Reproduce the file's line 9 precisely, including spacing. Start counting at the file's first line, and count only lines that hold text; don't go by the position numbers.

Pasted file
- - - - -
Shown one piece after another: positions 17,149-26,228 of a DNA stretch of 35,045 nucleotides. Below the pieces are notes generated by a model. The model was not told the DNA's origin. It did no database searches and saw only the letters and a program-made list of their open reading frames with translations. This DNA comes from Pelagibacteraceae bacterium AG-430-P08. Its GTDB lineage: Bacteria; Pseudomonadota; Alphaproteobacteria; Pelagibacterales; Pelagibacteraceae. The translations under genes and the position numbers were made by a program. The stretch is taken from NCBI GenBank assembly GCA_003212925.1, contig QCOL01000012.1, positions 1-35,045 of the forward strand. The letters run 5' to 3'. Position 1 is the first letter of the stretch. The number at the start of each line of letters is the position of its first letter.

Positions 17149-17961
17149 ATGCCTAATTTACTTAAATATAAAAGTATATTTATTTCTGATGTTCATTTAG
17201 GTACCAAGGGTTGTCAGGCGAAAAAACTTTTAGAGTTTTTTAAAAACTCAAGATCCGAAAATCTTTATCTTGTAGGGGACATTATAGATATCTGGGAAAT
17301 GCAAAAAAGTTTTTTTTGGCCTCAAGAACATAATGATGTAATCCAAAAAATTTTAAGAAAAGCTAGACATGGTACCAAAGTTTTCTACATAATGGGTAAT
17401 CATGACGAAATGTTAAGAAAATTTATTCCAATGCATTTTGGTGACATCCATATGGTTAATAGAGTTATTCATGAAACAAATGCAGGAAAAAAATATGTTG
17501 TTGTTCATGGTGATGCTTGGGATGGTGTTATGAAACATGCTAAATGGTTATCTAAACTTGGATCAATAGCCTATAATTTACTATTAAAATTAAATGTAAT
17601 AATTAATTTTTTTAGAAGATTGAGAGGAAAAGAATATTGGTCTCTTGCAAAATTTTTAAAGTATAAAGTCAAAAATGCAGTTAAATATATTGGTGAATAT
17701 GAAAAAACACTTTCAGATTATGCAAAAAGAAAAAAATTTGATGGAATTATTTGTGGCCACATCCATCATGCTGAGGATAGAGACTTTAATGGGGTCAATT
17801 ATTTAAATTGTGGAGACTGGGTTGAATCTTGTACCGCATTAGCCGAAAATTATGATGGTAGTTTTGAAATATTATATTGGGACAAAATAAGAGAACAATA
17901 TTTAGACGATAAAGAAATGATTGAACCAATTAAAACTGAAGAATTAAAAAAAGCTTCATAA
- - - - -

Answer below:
17701 GAAAAAACACTTTCAGATTATGCAAAAAGAAAAAAATTTGATGGAATTATTTGTGGCCACATCCATCATGCTGAGGATAGAGACTTTAATGGGGTCAATT